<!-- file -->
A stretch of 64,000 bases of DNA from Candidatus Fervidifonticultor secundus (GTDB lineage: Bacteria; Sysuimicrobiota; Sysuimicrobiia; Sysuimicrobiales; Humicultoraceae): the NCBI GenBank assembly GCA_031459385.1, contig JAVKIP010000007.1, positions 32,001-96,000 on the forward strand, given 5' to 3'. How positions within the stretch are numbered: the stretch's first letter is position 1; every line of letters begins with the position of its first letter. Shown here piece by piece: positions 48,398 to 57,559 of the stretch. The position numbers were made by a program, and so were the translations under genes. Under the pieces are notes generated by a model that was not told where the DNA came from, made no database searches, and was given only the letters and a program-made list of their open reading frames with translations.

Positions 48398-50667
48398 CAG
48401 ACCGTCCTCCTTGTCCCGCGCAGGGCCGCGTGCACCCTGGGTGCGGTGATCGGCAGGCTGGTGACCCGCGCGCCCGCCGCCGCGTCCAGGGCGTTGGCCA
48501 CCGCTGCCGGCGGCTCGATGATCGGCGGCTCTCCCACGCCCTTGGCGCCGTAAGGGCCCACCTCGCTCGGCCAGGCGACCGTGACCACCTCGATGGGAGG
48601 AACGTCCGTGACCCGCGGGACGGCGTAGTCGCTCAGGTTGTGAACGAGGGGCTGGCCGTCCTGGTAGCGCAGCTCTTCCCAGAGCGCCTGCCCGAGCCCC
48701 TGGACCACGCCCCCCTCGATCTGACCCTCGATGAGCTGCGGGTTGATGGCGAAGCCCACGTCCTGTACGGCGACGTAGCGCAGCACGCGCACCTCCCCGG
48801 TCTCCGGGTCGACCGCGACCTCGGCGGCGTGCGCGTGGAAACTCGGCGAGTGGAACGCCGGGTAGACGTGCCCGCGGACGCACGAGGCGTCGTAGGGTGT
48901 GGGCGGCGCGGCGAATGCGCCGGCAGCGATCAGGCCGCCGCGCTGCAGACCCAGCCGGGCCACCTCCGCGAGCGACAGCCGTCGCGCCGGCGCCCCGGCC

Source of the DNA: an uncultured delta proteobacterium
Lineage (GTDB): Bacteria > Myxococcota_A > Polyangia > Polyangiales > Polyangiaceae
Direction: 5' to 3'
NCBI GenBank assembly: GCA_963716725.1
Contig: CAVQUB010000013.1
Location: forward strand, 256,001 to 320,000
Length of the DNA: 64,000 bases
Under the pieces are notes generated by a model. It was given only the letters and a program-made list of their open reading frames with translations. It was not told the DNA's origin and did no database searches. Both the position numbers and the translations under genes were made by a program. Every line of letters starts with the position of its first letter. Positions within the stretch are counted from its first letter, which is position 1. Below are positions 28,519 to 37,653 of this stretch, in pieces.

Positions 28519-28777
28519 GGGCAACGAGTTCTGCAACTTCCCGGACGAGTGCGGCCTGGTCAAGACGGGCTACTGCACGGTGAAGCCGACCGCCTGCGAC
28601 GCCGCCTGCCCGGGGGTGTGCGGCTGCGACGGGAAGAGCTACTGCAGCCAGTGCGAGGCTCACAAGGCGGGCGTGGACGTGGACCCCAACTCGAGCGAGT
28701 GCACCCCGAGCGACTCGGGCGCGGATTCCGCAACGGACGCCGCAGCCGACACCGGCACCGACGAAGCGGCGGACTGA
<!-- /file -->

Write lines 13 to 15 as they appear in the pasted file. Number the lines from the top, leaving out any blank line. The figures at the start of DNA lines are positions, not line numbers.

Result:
NCBI GenBank assembly: GCA_963716725.1
Contig: CAVQUB010000013.1
Location: forward strand, 256,001 to 320,000